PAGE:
Today, Google added the 64-bit Intel images (Windows, Mac OS X and Linux) to its Android emulator, signaling the fact that developers can now start testing their Android apps for 64-bit Intel-based devices. The support for x64 chips will increase the amount of addressable memory (devices will be able to use more than 3 GB of RAM), and developers will get access to more registers.
If this doesn't sound particularly interesting, it's because it's not the "64-bit platform" most were expecting. With merely a week before Google is supposed to launch Nexus 6 and Nexus 9 running Android L, it's a little strange that the company hasn't added support for the 64-bit ARMv8 platform.
ARMv8 is supposed to bring much more than support for 4 GB (or higher) RAM, as well as a bigger register count. It's ARM's next-generation architecture with a cleaner and more efficient design, native support for hardware encryption (which is much needed for Android L's out-of-the-box encryption, unless you want to spend more than an hour encrypting your local data), and improved general performance, too.
Chips on ARMv8 tend to have 10-20 percent extra performance automatically, compared to the same chip on ARMv7, so the new ARMv8 chips should get higher performance not just from new CPU micro-architectures like Cortex A57, but from the underlying architecture itself, too.
There are a couple of possible explanations for why Google didn't add support for ARMv8 at this time. One would be that these x64 images were actually developed by Intel, and Google just added them to the emulator without waiting for its ARMv8 support to be ready.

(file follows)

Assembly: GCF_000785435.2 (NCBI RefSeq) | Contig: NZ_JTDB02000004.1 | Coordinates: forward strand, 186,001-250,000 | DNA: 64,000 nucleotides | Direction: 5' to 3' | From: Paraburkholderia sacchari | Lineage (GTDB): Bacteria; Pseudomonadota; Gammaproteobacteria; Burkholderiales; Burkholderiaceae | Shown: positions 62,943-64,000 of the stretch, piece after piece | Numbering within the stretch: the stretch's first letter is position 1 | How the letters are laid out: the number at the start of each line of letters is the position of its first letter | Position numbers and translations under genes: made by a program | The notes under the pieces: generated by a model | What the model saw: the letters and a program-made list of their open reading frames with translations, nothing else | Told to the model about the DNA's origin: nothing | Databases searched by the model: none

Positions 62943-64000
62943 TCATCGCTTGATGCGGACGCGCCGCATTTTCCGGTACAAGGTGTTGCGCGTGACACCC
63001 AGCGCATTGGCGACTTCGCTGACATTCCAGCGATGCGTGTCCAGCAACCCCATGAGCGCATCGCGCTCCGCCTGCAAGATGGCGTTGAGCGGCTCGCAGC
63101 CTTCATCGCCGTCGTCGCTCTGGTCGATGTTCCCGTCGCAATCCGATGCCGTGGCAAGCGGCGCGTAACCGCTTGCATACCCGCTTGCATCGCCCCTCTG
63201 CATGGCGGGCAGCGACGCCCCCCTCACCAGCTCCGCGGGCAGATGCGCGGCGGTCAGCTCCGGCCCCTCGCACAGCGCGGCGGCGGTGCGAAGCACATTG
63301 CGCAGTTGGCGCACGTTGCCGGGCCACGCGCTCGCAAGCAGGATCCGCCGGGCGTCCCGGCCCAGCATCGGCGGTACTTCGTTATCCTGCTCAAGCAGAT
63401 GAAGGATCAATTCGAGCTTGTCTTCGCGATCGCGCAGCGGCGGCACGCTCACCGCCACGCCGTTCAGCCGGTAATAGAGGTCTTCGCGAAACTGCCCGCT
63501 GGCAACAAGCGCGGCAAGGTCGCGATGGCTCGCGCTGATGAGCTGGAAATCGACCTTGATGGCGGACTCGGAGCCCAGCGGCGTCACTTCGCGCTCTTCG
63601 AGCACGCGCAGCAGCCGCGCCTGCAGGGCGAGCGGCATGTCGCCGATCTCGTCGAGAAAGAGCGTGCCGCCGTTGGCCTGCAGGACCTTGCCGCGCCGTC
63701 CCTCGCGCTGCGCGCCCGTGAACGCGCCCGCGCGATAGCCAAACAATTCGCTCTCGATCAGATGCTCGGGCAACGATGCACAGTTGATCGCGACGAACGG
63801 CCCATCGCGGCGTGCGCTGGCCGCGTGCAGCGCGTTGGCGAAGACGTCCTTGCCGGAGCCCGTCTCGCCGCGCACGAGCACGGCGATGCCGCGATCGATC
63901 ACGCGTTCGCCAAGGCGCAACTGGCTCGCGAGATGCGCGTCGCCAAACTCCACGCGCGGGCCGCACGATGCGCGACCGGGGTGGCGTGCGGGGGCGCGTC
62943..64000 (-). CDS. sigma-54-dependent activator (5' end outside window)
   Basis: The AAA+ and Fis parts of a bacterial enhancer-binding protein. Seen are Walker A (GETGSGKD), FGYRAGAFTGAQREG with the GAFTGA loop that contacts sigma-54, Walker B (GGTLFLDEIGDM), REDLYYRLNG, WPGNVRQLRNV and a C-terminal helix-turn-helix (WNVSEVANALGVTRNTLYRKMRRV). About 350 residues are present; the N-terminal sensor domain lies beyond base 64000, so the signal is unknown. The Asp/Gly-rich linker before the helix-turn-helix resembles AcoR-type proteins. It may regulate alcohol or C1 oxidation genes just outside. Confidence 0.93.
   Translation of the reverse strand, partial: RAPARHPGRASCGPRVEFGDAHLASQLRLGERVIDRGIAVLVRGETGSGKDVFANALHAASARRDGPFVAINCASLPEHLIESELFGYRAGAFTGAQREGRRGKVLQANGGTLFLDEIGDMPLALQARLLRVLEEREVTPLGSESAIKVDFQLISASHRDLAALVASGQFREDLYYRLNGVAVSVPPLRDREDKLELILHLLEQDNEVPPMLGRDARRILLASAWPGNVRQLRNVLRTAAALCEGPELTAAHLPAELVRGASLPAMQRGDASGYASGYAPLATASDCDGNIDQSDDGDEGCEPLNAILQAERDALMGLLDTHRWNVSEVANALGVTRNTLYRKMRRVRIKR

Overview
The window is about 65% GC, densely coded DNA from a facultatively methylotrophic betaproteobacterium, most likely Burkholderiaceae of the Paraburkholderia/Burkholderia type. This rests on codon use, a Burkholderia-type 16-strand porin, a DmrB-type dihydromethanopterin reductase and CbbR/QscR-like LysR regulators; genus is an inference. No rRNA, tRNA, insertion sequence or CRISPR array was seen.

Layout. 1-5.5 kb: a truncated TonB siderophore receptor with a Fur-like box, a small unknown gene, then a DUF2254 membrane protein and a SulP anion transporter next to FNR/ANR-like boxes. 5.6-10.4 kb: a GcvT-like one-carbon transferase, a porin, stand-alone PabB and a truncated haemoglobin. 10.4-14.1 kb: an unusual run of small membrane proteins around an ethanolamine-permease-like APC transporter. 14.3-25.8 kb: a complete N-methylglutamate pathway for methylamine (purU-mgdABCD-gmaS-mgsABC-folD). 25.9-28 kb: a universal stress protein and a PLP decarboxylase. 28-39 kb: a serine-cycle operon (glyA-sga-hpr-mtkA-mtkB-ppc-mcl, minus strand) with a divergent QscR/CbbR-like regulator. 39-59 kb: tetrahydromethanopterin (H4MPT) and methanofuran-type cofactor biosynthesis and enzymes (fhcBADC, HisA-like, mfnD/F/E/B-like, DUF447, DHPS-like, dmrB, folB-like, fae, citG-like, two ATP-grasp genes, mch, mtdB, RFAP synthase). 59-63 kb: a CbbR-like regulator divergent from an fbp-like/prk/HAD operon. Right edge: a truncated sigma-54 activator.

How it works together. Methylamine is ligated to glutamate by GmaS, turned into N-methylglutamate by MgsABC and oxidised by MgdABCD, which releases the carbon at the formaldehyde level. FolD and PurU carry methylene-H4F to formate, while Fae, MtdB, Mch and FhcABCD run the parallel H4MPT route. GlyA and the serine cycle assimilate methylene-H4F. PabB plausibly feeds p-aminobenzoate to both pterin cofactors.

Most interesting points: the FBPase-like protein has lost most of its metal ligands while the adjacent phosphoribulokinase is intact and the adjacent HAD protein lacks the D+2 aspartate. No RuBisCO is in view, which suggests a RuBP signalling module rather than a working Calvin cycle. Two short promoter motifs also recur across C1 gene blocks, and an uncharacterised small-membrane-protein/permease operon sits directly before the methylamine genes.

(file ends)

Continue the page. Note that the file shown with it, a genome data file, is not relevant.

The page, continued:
The second theory would be that Nexus 9 won't be based on Nvidia's Denver CPU, which means none of the Android L devices launching soon will need ARMv8 support. However, it's unlikely that Google would release Android L without ARMv8 support built in, considering devices like the HTC M9, Galaxy S6 and Xperia Z4 should all use an ARMv8 chip early next year, before Google gets a chance to release another major Android version. Releasing "L" without ARMv8 support wouldn't make too much sense.
Android L should already support ARMv8 by default, thanks to its Linux kernel version 3.10 (ARMv8 support was added in version 3.7), but it's possible that Google needs some additional kernel features and ARMv8 support for the Android operating system itself.
If Google does indeed ship Android L with full ARMv8 support as it promised earlier at Google I/O 2014, then it should add ARMv8 support for the emulator soon, too, because developers will need to start testing their apps for the new ISA.